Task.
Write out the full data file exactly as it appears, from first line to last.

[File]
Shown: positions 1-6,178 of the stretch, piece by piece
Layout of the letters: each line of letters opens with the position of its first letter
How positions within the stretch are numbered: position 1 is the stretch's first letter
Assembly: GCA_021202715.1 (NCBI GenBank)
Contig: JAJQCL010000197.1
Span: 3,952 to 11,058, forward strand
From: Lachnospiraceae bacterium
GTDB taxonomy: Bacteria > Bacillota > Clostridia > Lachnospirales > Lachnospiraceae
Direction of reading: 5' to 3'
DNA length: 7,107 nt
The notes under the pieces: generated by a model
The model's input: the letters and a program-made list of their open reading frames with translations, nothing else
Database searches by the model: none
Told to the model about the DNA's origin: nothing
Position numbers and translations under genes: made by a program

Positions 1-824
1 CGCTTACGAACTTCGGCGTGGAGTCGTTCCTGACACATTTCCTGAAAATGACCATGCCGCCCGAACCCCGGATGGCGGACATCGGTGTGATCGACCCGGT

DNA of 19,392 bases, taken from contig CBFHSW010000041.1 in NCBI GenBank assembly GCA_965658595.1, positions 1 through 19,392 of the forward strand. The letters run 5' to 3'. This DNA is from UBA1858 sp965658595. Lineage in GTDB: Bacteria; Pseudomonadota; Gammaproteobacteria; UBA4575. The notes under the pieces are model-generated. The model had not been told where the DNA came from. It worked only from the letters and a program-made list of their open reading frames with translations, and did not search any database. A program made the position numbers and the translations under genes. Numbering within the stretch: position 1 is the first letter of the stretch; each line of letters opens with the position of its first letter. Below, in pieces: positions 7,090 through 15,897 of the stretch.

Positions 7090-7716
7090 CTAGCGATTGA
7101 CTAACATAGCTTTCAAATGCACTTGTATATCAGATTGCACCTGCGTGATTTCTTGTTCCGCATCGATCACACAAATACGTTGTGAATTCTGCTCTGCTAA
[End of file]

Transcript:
Shown: positions 1-6,178 of the stretch, piece by piece
Layout of the letters: each line of letters opens with the position of its first letter
How positions within the stretch are numbered: position 1 is the stretch's first letter
Assembly: GCA_021202715.1 (NCBI GenBank)
Contig: JAJQCL010000197.1
Span: 3,952 to 11,058, forward strand
From: Lachnospiraceae bacterium
GTDB taxonomy: Bacteria > Bacillota > Clostridia > Lachnospirales > Lachnospiraceae
Direction of reading: 5' to 3'
DNA length: 7,107 nt
The notes under the pieces: generated by a model
The model's input: the letters and a program-made list of their open reading frames with translations, nothing else
Database searches by the model: none
Told to the model about the DNA's origin: nothing
Position numbers and translations under genes: made by a program

Positions 1-824
1 CGCTTACGAACTTCGGCGTGGAGTCGTTCCTGACACATTTCCTGAAAATGACCATGCCGCCCGAACCCCGGATGGCGGACATCGGTGTGATCGACCCGGT

DNA of 19,392 bases, taken from contig CBFHSW010000041.1 in NCBI GenBank assembly GCA_965658595.1, positions 1 through 19,392 of the forward strand. The letters run 5' to 3'. This DNA is from UBA1858 sp965658595. Lineage in GTDB: Bacteria; Pseudomonadota; Gammaproteobacteria; UBA4575. The notes under the pieces are model-generated. The model had not been told where the DNA came from. It worked only from the letters and a program-made list of their open reading frames with translations, and did not search any database. A program made the position numbers and the translations under genes. Numbering within the stretch: position 1 is the first letter of the stretch; each line of letters opens with the position of its first letter. Below, in pieces: positions 7,090 through 15,897 of the stretch.

Positions 7090-7716
7090 CTAGCGATTGA
7101 CTAACATAGCTTTCAAATGCACTTGTATATCAGATTGCACCTGCGTGATTTCTTGTTCCGCATCGATCACACAAATACGTTGTGAATTCTGCTCTGCTAA